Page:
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A Guide to Self-Studying the SAT
By Ari H on November 28, 2023
For most American high school students, the school year is in full swing, which means big changes for upperclassmen students (11th and 12th graders). These might involve doubling down on extracurricular activities, AP and dual enrollment classes, researching colleges, narrowing down lists, and scariest of all...standardized testing.
As an SAT tutor here at Schoolhouse and in my community, I’ve developed and helped others develop a few strategies to reach their SAT goals.
Setting Yourself Up for Success
2-3 Months Before the Exam: Create a Khan Academy account and connect it to your College Board account
Khan Academy is a free, accessible resource for SAT prep. They partner directly with College Board, which means you can connect your accounts so that your practice is based on your previous test scores on the SAT and PSAT.
You can also find an SAT prep book at a local bookstore or library, if that method works best for you!
Take a Practice Test, Create a Study Plan
Once your accounts are set up and connected—or once you’ve found your prep book—take a practice test to establish a baseline score, even if you’ve already taken the SAT. With time away from the exam, your testing abilities and knowledge base may have changed, so a relevant practice test may be more accurate than an old SAT Score.
On Khan Academy, the test is graded automatically and establishes your skill levels on the various topics of the SAT. If you’re using a book, grade your test and take note of the questions you frequently missed.
Once that’s done, pick 2-4 days a week to study, depending on your goals.
This chart from PrepScholar shows how many hours you need to study for certain score increases.
Spend no more than 4 hours each day studying, and let yourself take plenty of breaks when you do.
Early Bird Studying
If you are proactive in your preparation for the SAT and prepared to put in the necessary amount of work, the Early Bird approach might be for you!
1 Week after Taking a Practice Test: Start Studying
Once you’ve solidified your study plan, start studying the suggested areas on Khan Academy or weakest areas based on your performace on your practice test. Stick to your study schedule and stay consistent to start making improvements.
3-4 Weeks into studying: Take Another Practice Test
Now that you’ve built a habit of studying, take another practice test to see your performance. Ideally, you want to see score increases, but statistically, things may shift over time. This second practice test should tell you if what you’ve done so far is working and whether or not you need to change. It may also show you areas you may need to only mildly refresh as opposed to areas you're struggling the most in.
1 Week after Practice Test #2: Targeted Studying
Use the results of the second practice test to target your studying and alter your plan. Spend some days doing deep dives on your weak areas and and addressing any conceptual misunderstandings. Spend others doing a quick review of your strong areas to keep your skills sharp.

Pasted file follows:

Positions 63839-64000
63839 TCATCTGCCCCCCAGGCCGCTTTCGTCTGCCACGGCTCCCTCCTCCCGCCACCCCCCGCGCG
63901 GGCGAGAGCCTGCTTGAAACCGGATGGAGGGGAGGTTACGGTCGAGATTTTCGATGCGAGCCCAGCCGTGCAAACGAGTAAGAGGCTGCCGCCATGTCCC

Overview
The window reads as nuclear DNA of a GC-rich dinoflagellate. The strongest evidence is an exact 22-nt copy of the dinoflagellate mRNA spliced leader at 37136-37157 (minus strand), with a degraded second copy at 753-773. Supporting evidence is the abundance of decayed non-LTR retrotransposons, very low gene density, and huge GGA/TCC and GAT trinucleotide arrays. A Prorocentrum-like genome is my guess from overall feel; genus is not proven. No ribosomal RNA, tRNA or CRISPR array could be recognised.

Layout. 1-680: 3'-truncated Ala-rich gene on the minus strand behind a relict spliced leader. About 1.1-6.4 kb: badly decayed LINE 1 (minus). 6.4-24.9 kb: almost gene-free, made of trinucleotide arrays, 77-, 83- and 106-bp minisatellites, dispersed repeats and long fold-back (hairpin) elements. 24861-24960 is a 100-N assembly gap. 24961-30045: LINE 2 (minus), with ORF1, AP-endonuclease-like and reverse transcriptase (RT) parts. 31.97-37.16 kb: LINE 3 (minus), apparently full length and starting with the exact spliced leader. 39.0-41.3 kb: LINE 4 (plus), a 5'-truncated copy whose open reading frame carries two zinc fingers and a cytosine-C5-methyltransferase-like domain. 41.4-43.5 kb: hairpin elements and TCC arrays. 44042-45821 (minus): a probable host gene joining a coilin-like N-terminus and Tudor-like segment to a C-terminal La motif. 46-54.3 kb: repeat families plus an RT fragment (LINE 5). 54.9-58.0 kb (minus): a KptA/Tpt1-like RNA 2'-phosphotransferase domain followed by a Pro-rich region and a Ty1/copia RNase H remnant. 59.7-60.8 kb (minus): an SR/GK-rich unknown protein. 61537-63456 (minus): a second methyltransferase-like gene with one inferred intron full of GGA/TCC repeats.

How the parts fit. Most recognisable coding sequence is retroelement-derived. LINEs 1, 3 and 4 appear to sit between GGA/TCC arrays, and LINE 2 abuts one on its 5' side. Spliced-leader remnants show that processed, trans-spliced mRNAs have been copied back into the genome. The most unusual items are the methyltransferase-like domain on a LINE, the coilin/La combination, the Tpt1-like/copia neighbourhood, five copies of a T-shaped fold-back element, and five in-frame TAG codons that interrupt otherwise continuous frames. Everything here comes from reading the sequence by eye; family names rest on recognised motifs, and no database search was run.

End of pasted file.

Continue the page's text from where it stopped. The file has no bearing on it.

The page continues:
2-3 Weeks into Targeted Studying: Take One More Practice Test
A few weeks before test day, take one more practice test to know where you stand. Based on these results, lightly review concepts you missed. At this point, the grind is over. You should remain consistent with your study schedule but you may shorten your intervals and take more time to relax. Being in the right state of mind for the exam is just as important as being prepared academically on test day.
A One Month Guide for Procrastinators
Ideally, you would prepare well in advance for this exam to maximize your chances for success. With that being said, life happens and your prep time might have to be cut short. If you only have a few weeks to prep for the SAT, here’s a condensed version of the Early Bird Method.
Week 1: Practice Test
Determine your baseline score and the areas that need improvement. Spend the rest of this week familiarizing yourself with your weak areas.
Week 2: Targeted Studying (Reading)
Focus on the Reading portion of the exam this week, spending the most time on your weakest areas while also spending some time quickly reviewing your strong areas. You can also being reading for pleasure to get accustomed to it.
Week 3: Targeted Studying (Math)
The key to improving in math is consistency. Do 10-20 problems in 3 of your weakest areas every day. Choose different areas to get the most diverse review possible.
Week 4: Take Another Practice Test
Determine how much you’ve improved the last few weeks and spend the rest of this week doing some last-minute studying. A few days before your exam, however, start relaxing to put yourself in the right headspace for the exam.
This guide is by no means comprehensive, and self-studying certainly isn’t the only way to prepare. Check if your school or local library has study groups, make your own group with friends, or find a paid service. You can also join the SAT subworld here on Schoolhouse for free, accessible assistance. Happy studying! Good luck!
Thank you Sharon V for editing this article!